13 Tips For Reading General Election Polls Like A ProReaders of my book, "Trump the Press," are quite aware of Harry Enten.
He is the fellow who wrote on the day Trump entered the race:
Trump has a better chance of cameoing in another Home Alone movie with Macaulay Culkin—or playing in the NBA Finals—than winning the Republican nomination.Still, his advice is worth considering.
Beware of polls tagged “bombshells” or “stunners.”Et cetera. For every point he makes, I can make a counter argument. Outlier polls can be right. The average of wrong polls is still wrong. Zogby rode Robo-calls to nail the 2000 election. Newcomers can outshine the established ones. Et cetera.
Instead, take an average.
Look for polls that use live interviewers; they have a better track record.
Know the polling firm – some are waaay better than others.
Polls are pseudo-science. They usually are accurate, but they not always. To be science, they would have to be accurate all the time. But polls do have a tendency to predict outcomes and so we use them. Billions are bet on them each year by marketeers who sell every product on Earth.
Election polls come in three sizes: Adults, registered voters, and likely voters. The first two categories are selected objectively, while the latter is subjective. However, subjective is not always bad for this is not science after all. It is an art. If the criteria for likely voter is the question "did you vote in the 2012 presidential election?" then you may be on to something, provided people remember correctly or are honest about it. And that also requires a every 2012 voter votes in 2016. But that is why the category is called "Likely Voter" and not simply "Voter."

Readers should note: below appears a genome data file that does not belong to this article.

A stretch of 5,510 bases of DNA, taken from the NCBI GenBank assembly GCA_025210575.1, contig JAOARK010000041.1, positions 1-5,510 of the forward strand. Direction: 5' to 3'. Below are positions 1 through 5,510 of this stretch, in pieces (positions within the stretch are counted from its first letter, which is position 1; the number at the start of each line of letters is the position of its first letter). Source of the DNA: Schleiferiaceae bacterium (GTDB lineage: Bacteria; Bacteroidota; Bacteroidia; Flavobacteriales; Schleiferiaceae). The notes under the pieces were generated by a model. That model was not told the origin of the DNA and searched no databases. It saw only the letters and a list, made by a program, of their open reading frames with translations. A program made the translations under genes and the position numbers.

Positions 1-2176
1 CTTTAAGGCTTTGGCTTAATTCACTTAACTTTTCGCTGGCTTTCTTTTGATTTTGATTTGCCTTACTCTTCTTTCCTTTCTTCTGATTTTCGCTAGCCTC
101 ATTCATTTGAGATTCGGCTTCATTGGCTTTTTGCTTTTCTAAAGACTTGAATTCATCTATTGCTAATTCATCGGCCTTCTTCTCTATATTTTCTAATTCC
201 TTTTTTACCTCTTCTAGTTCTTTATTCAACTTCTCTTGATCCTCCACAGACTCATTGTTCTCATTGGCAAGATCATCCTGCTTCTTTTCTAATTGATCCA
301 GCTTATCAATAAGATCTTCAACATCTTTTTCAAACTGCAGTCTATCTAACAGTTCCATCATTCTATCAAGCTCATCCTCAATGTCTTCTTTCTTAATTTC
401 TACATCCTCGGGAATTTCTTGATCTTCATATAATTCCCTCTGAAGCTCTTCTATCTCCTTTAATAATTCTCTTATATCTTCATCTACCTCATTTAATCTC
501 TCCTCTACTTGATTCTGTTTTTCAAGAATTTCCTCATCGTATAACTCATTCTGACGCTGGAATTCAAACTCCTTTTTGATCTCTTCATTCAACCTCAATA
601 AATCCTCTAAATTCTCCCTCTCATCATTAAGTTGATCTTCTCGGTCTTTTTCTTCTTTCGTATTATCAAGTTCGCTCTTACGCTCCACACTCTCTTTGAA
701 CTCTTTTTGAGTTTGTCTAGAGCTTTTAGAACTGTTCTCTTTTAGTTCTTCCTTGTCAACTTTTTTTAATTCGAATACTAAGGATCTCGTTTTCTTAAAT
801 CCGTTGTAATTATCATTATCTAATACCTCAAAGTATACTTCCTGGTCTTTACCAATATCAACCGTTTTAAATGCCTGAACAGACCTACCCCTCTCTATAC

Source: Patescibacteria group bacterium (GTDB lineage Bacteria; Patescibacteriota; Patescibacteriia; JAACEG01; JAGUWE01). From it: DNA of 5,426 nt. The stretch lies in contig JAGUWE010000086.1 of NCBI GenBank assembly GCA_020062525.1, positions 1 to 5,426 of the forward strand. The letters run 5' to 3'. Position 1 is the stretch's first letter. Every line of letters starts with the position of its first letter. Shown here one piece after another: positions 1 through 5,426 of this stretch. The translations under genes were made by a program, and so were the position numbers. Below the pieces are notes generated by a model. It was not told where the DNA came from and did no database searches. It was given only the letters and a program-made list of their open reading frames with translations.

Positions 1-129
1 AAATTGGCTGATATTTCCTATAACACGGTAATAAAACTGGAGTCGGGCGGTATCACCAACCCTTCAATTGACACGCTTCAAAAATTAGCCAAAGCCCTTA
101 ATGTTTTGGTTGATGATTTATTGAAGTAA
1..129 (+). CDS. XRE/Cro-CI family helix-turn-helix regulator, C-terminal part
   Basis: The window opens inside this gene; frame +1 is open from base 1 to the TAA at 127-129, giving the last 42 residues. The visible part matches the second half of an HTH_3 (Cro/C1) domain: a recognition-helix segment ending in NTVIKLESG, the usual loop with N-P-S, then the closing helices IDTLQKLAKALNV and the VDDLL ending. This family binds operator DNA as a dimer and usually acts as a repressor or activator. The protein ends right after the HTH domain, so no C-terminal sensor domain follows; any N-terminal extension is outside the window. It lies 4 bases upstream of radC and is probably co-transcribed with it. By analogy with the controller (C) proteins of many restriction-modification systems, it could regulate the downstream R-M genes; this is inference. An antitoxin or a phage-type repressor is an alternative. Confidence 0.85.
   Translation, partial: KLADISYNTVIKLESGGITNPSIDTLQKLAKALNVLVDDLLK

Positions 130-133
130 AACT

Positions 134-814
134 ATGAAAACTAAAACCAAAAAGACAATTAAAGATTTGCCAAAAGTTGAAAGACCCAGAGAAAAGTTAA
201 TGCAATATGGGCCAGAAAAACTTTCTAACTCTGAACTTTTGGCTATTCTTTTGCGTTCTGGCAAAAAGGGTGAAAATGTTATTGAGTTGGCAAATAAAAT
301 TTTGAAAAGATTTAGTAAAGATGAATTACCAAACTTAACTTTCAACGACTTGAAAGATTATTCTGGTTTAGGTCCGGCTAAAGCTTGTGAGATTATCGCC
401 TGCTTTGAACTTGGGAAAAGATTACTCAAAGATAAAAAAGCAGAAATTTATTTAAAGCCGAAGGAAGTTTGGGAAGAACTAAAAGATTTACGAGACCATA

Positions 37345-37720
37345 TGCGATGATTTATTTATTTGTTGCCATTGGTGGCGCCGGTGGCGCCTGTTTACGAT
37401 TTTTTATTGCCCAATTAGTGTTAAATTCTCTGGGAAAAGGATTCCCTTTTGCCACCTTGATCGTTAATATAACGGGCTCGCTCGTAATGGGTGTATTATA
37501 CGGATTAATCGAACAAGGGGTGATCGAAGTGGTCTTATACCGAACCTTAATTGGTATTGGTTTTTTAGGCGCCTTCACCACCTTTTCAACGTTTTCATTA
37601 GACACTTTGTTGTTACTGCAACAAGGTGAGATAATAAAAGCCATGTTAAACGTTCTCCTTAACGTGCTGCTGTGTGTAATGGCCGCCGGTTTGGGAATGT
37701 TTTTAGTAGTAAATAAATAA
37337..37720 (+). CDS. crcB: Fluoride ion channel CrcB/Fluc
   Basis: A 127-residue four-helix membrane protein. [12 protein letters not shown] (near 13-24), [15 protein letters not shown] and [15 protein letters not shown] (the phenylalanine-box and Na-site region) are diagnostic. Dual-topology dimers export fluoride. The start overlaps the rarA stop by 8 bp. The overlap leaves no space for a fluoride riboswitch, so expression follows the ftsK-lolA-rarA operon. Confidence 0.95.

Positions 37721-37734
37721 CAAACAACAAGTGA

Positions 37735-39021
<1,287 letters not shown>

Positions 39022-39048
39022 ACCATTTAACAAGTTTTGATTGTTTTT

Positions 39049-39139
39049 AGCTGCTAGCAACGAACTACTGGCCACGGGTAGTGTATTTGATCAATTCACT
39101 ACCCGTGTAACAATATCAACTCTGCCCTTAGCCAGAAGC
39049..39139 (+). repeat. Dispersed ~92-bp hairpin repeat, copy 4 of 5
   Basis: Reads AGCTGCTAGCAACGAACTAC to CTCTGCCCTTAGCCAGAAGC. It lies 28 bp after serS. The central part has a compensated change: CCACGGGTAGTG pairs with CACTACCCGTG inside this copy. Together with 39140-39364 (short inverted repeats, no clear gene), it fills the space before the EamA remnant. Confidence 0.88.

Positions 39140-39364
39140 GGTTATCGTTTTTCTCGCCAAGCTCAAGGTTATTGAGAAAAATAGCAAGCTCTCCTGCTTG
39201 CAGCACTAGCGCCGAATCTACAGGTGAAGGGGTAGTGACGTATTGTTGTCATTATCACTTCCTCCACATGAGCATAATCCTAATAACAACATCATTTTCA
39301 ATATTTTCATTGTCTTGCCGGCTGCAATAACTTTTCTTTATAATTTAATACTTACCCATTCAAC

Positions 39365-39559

So what are the polls showing now? After a summer that began with the two in a virtual tie, we end up with Clinton holding a four-point lead in the Real Clear Politics Poll Average on Labor Day weekend. This is down from a 6.8-point lead on June 27.
But a look at the most recent Likely Voter polls shows:
Investor's Business Daily has her up by one.The three most recent of the most recent polls have a virtual tie while the three taken a week ago show her well ahead. The four-way Rasmussen poll taken Monday and Tuesday has Trump up by one. And the four-way Gravis poll of a week earlier had her up by one.
The Los Angeles Times has him up by one.
Reuters has her up by one.
Public Policy Polling has her up by five.
USA Today has her up by seven.
Monmouth has her up by seven.
So basically, they started in a tie and ended in a tie. Hillary burned through, oh, $100 million in television ads just to learn what Jeb learned last year: TV ads don't work. They bounce of him like bullets on Superman's chest.
Ah, but when you throw the gun at him, he ducks -- just like the guy who played Superman in TV.
She has an opening, and he has a weakness. If she can get him to rant and rave, she can undo his magic. Expect more Khizr Khans.
The polls could show that Trump has momentum. Or maybe it was self-correction on their part.
But as unreliable as the polls may be, they are the best we have. I doubt there is a conspiracy to skew results to deflate Trump supporters. What we need to do is take them into account, along with the what we see with our own eyes.
Thus far, Trump moves the polls. She doesn't. This election is shaping up as I forecast; it is a referendum on Donald Trump. All he has to do is show he is presidential.
Either he does, or he doesn't.
I would rather be him than her. He has the ball with two minutes left in the game. The polls show where the yardline is. Looks to be about his own 40.
"Trump the Press: Don Surber's take on how the pundits blew the 2016 Republican race" is available as a paperback. Please order here.
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